Made with the same spirit of enquiry which characterised Larry Sultan’s Pictures from Home and Paul Reas’s Portrait of an Invisible Man, Katerina’s work seems to confirm the view that documentary photography provides important access to both facts and feelings. Despite its straight documentary style, this work is essentially a quest for the author’s identity; it’s a document of her own subjective experience which, at the same time, is able to criticise both hegemonic representations and social ideologies. ‘My Father’s Land’ aimed above all to document the experience of returning home.
After living in England for several formative years in which she had distanced herself from the morals and values of a country that has little in common with Western societies, Katerina returns to Crete in order to document and understand the land and the people, and through these, her own identity. The decision to use a traditional mode of representation –a very direct documentary approach which touches social and gender issues- was a conscious one. This, however, is social document devoid of any romanticism, a document which is both a personal interpretation of one’s own family and homeland, while allowing them to investigate the way in which issues of gender, nationality or locality influence the formation of subjectivities and identities.
Often by juxtaposing photographs with texts, Katerina deals with her family’s demands and expectations and the degree to which she still “belongs” to this land: the portrait of an elderly aunt is juxtaposed by her rigorous rebuke when she dared to enter alone in the male- dominated area of the cafeneion ignoring the cultural codes of the village; a typical family portrait is followed by her mother’s lecture that ‘The ultimate purpose in one’s person’s life is to get married and have children.’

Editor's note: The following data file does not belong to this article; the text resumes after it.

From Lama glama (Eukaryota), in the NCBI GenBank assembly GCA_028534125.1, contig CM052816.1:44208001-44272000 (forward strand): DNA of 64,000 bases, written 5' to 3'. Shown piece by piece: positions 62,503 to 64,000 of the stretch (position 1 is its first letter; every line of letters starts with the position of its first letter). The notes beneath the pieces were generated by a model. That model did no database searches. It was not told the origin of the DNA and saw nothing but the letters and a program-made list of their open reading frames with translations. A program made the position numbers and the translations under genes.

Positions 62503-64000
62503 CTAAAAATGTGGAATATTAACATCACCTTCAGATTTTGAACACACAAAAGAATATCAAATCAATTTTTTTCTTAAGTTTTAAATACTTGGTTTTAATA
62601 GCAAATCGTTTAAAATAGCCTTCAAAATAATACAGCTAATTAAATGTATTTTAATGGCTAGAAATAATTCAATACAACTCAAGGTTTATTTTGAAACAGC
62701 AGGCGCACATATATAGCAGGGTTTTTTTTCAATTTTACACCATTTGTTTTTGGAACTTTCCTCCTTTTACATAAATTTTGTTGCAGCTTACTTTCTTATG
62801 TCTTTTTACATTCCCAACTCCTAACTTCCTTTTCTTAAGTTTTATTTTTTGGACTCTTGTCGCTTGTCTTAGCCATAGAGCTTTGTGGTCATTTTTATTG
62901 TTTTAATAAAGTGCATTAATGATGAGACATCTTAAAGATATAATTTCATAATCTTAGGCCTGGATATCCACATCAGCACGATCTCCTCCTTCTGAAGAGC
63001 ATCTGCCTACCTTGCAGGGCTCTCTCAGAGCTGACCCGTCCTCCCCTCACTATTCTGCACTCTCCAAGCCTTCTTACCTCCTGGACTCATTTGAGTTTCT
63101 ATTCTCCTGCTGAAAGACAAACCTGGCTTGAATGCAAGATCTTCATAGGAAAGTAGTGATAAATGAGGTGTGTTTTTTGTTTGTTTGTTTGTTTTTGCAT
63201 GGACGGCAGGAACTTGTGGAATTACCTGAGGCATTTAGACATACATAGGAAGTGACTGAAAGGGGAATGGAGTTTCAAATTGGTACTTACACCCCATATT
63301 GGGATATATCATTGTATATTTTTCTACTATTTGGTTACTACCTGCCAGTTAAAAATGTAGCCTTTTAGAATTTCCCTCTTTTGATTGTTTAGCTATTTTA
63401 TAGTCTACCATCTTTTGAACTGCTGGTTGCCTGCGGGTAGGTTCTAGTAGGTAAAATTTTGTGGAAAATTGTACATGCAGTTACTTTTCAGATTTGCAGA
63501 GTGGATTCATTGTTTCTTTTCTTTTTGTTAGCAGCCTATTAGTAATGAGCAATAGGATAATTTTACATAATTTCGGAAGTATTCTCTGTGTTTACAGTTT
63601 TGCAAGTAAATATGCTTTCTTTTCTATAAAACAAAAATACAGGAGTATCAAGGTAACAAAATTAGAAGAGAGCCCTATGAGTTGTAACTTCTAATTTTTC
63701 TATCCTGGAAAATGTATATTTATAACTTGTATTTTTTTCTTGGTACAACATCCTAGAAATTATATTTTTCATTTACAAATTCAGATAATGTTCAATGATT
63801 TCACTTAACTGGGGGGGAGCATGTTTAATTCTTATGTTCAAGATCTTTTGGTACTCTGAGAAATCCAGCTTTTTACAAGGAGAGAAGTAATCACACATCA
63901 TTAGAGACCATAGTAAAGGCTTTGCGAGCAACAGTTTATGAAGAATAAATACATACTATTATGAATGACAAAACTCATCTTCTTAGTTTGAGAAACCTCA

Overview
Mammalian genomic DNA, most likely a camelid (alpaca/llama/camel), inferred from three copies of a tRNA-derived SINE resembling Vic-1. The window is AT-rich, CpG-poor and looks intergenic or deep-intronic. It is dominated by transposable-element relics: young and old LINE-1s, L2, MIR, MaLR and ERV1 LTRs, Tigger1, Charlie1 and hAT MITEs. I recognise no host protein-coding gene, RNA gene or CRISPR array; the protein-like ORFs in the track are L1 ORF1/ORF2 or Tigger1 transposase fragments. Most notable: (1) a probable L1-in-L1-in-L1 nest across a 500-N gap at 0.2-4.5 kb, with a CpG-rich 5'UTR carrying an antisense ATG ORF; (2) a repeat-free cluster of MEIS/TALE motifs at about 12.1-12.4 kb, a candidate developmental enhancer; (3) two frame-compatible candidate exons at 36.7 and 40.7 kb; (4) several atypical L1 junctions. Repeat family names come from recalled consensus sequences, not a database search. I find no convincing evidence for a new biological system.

‘My Father’s Land’ is a project which does not set out to be an objective document of Greek rural life but rather a document of the photographer’s own subjective experience. It presents the feeling of liberation from the narrow bonds of village mentality and later the retrospective view via an artistic project on one’s origin.
Ultimatelly, it recalls John Berger’s definition of the artist as someone who tries conserve something of the presence, but at the same time he/she tries to put lived experience into his/her art in order to get conscious about his/her own position in the world.
Dr Penelope Petsini